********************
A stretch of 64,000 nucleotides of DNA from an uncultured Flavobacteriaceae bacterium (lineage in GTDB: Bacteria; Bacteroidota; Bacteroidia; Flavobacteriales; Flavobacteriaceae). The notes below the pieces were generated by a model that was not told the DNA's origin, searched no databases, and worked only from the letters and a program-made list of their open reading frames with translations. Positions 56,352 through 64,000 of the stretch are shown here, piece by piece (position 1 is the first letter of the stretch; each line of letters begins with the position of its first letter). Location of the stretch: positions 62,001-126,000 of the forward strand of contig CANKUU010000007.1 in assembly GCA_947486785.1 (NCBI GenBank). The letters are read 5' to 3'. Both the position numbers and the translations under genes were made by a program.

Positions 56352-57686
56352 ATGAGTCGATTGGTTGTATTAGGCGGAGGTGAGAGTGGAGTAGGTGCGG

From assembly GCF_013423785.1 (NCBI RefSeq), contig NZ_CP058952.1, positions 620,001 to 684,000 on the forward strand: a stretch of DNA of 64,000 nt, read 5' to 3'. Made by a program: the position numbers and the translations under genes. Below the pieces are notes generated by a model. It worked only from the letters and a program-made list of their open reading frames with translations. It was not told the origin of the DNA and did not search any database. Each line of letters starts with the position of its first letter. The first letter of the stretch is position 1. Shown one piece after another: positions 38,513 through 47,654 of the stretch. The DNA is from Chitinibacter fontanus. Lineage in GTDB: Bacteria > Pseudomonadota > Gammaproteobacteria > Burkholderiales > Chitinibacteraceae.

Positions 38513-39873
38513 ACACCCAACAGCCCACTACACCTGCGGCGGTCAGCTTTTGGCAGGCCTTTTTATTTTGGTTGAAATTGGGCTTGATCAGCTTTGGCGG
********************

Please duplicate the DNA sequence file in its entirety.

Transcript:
A stretch of 64,000 nucleotides of DNA from an uncultured Flavobacteriaceae bacterium (lineage in GTDB: Bacteria; Bacteroidota; Bacteroidia; Flavobacteriales; Flavobacteriaceae). The notes below the pieces were generated by a model that was not told the DNA's origin, searched no databases, and worked only from the letters and a program-made list of their open reading frames with translations. Positions 56,352 through 64,000 of the stretch are shown here, piece by piece (position 1 is the first letter of the stretch; each line of letters begins with the position of its first letter). Location of the stretch: positions 62,001-126,000 of the forward strand of contig CANKUU010000007.1 in assembly GCA_947486785.1 (NCBI GenBank). The letters are read 5' to 3'. Both the position numbers and the translations under genes were made by a program.

Positions 56352-57686
56352 ATGAGTCGATTGGTTGTATTAGGCGGAGGTGAGAGTGGAGTAGGTGCGG

From assembly GCF_013423785.1 (NCBI RefSeq), contig NZ_CP058952.1, positions 620,001 to 684,000 on the forward strand: a stretch of DNA of 64,000 nt, read 5' to 3'. Made by a program: the position numbers and the translations under genes. Below the pieces are notes generated by a model. It worked only from the letters and a program-made list of their open reading frames with translations. It was not told the origin of the DNA and did not search any database. Each line of letters starts with the position of its first letter. The first letter of the stretch is position 1. Shown one piece after another: positions 38,513 through 47,654 of the stretch. The DNA is from Chitinibacter fontanus. Lineage in GTDB: Bacteria > Pseudomonadota > Gammaproteobacteria > Burkholderiales > Chitinibacteraceae.

Positions 38513-39873
38513 ACACCCAACAGCCCACTACACCTGCGGCGGTCAGCTTTTGGCAGGCCTTTTTATTTTGGTTGAAATTGGGCTTGATCAGCTTTGGCGG